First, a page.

machine gun behind the propellers seemed like suicide, but
the Germans came up with the idea of a timed switch that
would allow the gun to fire in-between rotations. This made
it easier to aim and fly at the same time. Roland Garros, an
allied flier, who mounted a gun in the cockpit and put
protective plates on his propellers was trying to match the
German timed device, but it was a faulty, unsafe rip-off .

(Harvey-95) Another advancement used by the Germans
was the introduction of luminous paint so that pilot would not
fly into each other or shoot each other during night raids.

(Duke-130) The allied countries tried many times to
duplicate this and many other German inventions, but failed
each time. The Germans started putting up hangers and
domes around its boarders. They introduced more and
more types of planes. As the war went on, Germany
introduced the BI-planes and Tri-planes which made the use
of one winged planes obsolete. The more wings, the more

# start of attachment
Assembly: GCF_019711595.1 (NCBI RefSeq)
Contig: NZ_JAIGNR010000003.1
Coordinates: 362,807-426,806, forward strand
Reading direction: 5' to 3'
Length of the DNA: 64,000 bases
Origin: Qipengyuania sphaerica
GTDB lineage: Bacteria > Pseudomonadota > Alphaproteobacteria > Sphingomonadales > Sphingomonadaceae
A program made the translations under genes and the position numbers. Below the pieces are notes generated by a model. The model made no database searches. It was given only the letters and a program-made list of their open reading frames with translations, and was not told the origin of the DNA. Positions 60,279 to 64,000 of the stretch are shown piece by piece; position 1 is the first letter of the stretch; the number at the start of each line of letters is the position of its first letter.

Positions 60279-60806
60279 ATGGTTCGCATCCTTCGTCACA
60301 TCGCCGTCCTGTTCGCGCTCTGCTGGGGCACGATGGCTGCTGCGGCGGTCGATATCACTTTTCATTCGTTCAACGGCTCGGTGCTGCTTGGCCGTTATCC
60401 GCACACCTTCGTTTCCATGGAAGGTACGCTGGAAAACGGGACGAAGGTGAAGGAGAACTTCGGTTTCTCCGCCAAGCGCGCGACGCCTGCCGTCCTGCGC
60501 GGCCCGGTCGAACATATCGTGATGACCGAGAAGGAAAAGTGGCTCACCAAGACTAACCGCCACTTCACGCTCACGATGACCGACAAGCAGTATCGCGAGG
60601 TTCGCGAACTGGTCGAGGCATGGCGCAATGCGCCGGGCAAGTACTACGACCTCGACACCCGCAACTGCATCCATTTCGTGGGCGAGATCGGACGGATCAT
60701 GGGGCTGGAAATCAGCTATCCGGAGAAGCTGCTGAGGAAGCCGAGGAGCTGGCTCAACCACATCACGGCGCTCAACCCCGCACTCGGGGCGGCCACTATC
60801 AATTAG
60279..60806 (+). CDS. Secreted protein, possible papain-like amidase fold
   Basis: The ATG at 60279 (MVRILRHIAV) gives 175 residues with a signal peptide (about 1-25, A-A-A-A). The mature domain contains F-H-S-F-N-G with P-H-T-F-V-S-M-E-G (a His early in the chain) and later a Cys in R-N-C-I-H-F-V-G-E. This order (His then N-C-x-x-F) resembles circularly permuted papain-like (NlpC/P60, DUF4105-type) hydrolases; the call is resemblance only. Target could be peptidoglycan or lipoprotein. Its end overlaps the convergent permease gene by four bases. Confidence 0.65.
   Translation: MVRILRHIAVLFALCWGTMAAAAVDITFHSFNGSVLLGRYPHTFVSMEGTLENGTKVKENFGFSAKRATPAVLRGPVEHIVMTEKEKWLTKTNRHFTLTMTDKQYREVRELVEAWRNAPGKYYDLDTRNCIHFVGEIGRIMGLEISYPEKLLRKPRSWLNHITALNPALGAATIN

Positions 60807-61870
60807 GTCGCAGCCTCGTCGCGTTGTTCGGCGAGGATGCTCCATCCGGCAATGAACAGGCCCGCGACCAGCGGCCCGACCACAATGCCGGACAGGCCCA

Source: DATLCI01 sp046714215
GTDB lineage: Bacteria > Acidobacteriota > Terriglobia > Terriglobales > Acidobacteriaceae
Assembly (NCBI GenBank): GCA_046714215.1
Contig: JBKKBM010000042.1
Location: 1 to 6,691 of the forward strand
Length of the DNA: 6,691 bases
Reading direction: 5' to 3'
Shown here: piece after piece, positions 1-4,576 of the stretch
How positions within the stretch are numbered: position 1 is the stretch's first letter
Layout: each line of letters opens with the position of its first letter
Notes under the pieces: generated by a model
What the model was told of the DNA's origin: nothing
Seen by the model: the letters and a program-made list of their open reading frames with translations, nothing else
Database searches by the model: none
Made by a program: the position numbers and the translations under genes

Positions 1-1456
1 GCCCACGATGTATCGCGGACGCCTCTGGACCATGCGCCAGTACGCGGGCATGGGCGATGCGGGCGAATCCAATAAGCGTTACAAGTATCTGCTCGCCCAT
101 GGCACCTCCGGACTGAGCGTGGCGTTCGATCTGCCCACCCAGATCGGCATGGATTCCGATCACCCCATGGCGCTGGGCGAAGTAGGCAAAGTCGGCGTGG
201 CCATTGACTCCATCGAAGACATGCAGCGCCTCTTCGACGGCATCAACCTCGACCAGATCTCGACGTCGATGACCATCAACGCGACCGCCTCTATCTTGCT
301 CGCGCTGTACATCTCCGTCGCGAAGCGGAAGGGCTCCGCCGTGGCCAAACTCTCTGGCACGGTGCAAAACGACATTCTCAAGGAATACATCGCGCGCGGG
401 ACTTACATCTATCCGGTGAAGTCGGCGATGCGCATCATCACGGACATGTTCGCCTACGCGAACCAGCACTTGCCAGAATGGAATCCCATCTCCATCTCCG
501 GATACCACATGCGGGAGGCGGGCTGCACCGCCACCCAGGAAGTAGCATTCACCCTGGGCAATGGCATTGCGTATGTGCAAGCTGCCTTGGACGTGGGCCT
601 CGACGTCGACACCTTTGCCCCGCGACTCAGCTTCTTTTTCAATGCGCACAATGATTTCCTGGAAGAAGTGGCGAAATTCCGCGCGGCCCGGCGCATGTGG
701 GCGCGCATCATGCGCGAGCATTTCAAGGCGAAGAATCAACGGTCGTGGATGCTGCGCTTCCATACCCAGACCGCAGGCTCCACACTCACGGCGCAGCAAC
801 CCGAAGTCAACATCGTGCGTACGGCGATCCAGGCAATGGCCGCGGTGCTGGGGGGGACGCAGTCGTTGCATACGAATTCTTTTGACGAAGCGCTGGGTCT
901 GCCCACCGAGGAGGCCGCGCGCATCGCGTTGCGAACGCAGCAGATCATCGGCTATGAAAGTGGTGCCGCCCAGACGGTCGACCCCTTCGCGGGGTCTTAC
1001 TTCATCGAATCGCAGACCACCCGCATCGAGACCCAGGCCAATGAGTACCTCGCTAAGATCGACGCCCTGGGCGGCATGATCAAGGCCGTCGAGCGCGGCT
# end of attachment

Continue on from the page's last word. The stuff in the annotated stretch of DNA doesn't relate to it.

mobility, stability, and speed the plane had. The mobility
made it easier to evade gun fire or to maneuver better in
dogfights. The stability made these new planes handle better
in turbulence, and in reconnaissance missions the speed was
most important for escaping the enemy. These new German
planes dominated the skies and made lumber of the allies
flaming coffins (old mono-planes) The BI-plane was
considered to be the best all-around plane. It was the
favorite of the German Flying Ace, Manfred von Richthofen,
better known as the Red Baron The Red Baron was the
best pilot in the war, and was credited with shooting down
80 allied planes. He was equally respected by both sides,
and when he was shot down, his enemies held a service for
him to show how much respect they had. This show of
chivalry was not uncommon, for in the beginning of the war,
it was tradition to throw down a wreath if an enemy plane
was shot down, to show respect and honor. However when
bombing was introduced, the feeling about planes turned
from noble flying knights into fear, death from above. The
evolution of aircraft during World War One was profound
and unmatched by any other advancements in any other field
at the time. From Reconnaissance to bombing, the use of
airplanes in the war became a necessity and by the end of
the war airplanes and pilots had earned the respect they